Monday, March 23, 2009

Mycoplasmal conjunctivitis and Finches

This winter/spring we have witnessed a handfull of goldfinches and house finches acting oddly at the bird feeders. These birds would fly from feeder to feeder more like they were lost than with the usual confidence one would expect from a bird. These same birds were often the last to respond, or didn't respond at all, when other birds quickly flee from the feeding station. Sometimes they'd shake their heads in fits or could be found sitting motionless on the ground, looking lost, amoungst a hungry group of sparrows and juncos. With a good look through the binoculars, we could see these birds were not healthy.

These birds were exhibiting the telltale behaviors of a bird with Mycoplasmal conjunctivitis. Conjunctivitis, as it is usually referred to, is a respiratory disease caused by the M.conjunctivitis bacterium. The physical symptoms of the disease include crusty, swollen tissue around one or both eyes, or thoroughly red, swollen, and oozing eyes in severly infected individuals, resulting in virtual blindness.

Goldfinch showing symptoms of conjunctivitis at my feeder

The same goldfinch trying to see from the swollen eye

The goldfinch in the photos above was seen for two days at the cottage feeders. That was Day 1, when he could still open the left eye and barely see from the right eye. The next day I saw, presumably, the same goldfinch with more advanced symptoms sitting on the ground trying the scavenge any seeds it could manage to find. I didn't see it after the third day.

Conjunctivitis is most common, and was first reported, in House Finches. The first reports of this disease came from the Washington, D.C. area in the winter of 1993-1994. From there it has spread all the way up and down the eastern US and Canada. Obviously goldfinches are susceptible to the disease in addition to Purple Finch, Evening Grosbeak, and Pine Grosbeak.

There is still a lot of mystery about the disease, including how finches have contracted it without other species showing no signs of infection, how it is spread, and how much of an impact this type of infection has on those species' populations that are affected.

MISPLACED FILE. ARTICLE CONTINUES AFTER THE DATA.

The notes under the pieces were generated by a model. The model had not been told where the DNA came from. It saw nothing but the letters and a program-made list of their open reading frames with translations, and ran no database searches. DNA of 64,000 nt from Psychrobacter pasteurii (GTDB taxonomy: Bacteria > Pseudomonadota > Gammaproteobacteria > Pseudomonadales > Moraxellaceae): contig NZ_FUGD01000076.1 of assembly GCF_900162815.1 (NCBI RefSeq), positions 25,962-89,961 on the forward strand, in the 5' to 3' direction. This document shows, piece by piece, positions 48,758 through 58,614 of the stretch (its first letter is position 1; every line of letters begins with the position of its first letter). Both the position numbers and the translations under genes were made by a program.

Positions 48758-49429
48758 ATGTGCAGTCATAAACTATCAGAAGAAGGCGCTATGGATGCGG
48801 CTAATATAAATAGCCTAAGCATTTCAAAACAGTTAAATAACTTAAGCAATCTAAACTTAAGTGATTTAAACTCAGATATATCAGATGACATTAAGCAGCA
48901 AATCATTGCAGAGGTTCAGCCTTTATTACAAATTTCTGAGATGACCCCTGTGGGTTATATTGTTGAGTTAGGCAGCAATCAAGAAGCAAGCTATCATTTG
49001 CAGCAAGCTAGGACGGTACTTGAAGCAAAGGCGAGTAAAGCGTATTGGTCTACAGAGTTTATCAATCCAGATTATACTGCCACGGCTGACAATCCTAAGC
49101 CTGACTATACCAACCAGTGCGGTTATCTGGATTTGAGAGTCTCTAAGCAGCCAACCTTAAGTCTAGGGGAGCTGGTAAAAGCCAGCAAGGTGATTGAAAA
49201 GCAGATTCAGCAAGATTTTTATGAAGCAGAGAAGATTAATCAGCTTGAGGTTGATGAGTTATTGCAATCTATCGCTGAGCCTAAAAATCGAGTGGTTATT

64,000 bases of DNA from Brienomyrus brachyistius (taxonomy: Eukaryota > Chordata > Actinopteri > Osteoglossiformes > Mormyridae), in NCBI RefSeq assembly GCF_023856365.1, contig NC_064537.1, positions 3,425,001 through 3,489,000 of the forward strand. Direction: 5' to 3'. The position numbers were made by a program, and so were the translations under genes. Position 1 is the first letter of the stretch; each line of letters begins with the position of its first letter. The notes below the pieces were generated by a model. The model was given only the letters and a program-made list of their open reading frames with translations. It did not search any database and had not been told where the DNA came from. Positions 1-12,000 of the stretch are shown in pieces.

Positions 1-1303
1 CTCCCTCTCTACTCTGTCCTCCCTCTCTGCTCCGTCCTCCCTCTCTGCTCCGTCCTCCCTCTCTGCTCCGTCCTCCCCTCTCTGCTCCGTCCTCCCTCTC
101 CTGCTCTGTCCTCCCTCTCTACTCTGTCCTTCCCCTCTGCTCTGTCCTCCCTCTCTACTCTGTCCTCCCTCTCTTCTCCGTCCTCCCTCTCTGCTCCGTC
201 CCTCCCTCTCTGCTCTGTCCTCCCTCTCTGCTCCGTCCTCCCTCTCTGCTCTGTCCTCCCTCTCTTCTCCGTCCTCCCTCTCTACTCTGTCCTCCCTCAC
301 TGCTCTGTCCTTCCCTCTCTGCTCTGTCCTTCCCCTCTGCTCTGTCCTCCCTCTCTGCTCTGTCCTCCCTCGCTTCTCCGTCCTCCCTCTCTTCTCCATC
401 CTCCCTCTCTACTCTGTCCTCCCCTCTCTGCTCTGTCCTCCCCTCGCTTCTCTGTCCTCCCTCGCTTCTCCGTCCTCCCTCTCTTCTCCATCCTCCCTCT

Common sense and general rules to prevent the spread of avian disease apply when birds with conjunctivitis are noticed at a feeder or feeding station:

If diseased birds are observed at the feeders, take them down and wash with a 10% bleach solution. Spread feeders out to reduce crowding. Rake the area under the feeders to remove moldy seeds and bird droppings. You may want to remove all feeders for a day or two to break up a high concentration of feeding birds while ill birds are in the area. Most birds with the physical symptoms are unlikely to return to the feeding station after a day or two, due to the fact that they're likely to pass from starvation, over-exposure to environmental conditions (cold, snow, heat, rain, etc), or predation due to their loss of vision.

We have recently removed all of the seed feeders from the museum feeding station and at the naturalist's cottage. Having done so has resulted in the dispersal of the numerous house finch and goldfinch flocks from the feeding stations. The birds are still around and quite capable of locating other food sources. We are expecting to place the feeders back out later this week now that most of the birds have dispersed.

The technical information for this blog was taken from the House Finch Disease Survey, a project of the Cornell Lab of Ornithology. Visit their website for more information about conjunctivitis and learn how you can participate in the survey.

Adam Zorn - Naturalist

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